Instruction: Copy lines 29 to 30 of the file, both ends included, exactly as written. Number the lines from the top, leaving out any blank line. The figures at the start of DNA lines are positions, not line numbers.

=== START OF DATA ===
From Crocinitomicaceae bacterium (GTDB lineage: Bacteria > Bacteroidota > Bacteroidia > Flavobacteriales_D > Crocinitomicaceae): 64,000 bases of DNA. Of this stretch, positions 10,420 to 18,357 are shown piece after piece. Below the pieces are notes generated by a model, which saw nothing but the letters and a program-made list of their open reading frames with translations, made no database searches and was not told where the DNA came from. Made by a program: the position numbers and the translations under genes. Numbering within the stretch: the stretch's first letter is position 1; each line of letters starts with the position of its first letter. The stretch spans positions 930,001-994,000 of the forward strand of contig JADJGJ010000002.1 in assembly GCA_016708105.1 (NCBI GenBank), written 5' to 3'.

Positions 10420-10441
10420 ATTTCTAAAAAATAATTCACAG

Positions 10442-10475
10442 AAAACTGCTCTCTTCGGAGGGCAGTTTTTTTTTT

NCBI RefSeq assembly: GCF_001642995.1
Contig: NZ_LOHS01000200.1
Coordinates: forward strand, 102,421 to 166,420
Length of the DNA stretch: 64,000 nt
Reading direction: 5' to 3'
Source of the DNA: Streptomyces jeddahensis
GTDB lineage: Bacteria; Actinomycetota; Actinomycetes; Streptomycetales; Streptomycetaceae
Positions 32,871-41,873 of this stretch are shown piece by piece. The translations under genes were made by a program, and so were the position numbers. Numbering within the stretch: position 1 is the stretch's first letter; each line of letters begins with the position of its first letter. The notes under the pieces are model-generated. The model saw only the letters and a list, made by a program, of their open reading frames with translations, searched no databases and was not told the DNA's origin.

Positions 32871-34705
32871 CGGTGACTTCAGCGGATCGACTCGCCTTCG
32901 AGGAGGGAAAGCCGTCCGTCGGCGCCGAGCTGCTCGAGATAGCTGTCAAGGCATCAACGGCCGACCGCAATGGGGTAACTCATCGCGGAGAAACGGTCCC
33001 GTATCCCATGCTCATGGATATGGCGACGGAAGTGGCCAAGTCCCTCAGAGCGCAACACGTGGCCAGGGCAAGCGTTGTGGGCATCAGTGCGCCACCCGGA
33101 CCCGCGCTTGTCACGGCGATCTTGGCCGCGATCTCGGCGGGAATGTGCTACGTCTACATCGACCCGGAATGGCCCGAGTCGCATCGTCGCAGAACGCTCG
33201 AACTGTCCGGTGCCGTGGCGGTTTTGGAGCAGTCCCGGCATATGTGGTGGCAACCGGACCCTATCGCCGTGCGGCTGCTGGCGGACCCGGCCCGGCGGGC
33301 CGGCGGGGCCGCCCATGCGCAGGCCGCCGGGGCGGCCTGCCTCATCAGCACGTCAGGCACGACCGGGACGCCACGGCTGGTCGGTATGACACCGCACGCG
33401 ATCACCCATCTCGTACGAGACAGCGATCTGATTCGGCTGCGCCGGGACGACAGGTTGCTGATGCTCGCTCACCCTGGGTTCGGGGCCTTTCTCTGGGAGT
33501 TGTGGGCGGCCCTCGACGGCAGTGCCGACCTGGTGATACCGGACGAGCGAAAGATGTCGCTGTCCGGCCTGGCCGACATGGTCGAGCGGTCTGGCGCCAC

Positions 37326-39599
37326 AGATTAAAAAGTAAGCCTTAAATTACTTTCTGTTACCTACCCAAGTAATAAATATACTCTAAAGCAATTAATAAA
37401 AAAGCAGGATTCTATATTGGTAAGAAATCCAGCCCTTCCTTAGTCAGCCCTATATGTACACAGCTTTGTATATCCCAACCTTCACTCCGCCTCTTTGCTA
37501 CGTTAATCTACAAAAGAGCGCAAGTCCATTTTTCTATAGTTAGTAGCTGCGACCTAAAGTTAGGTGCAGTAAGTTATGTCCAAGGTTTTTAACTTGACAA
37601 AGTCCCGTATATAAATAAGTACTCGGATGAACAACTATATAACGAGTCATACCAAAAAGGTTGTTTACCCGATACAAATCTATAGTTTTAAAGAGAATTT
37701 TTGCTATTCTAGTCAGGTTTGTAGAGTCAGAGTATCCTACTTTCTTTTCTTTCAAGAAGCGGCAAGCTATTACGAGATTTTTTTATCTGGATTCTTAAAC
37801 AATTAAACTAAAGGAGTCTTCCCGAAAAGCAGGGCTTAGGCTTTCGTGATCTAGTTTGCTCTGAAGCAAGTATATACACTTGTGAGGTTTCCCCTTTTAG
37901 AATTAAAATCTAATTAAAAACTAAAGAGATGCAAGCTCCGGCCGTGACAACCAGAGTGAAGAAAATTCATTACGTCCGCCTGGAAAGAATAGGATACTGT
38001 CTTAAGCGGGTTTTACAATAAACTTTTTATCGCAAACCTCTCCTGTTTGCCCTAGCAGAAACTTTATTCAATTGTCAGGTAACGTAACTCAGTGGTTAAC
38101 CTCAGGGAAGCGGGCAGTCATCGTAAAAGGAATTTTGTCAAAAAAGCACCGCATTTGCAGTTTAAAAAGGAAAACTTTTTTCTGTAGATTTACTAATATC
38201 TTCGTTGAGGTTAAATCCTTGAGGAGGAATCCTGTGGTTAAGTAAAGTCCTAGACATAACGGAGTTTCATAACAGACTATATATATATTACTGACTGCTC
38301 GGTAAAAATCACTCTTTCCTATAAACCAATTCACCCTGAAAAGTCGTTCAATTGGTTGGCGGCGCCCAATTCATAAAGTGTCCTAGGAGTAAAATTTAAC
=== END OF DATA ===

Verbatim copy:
37801 AATTAAACTAAAGGAGTCTTCCCGAAAAGCAGGGCTTAGGCTTTCGTGATCTAGTTTGCTCTGAAGCAAGTATATACACTTGTGAGGTTTCCCCTTTTAG
37901 AATTAAAATCTAATTAAAAACTAAAGAGATGCAAGCTCCGGCCGTGACAACCAGAGTGAAGAAAATTCATTACGTCCGCCTGGAAAGAATAGGATACTGT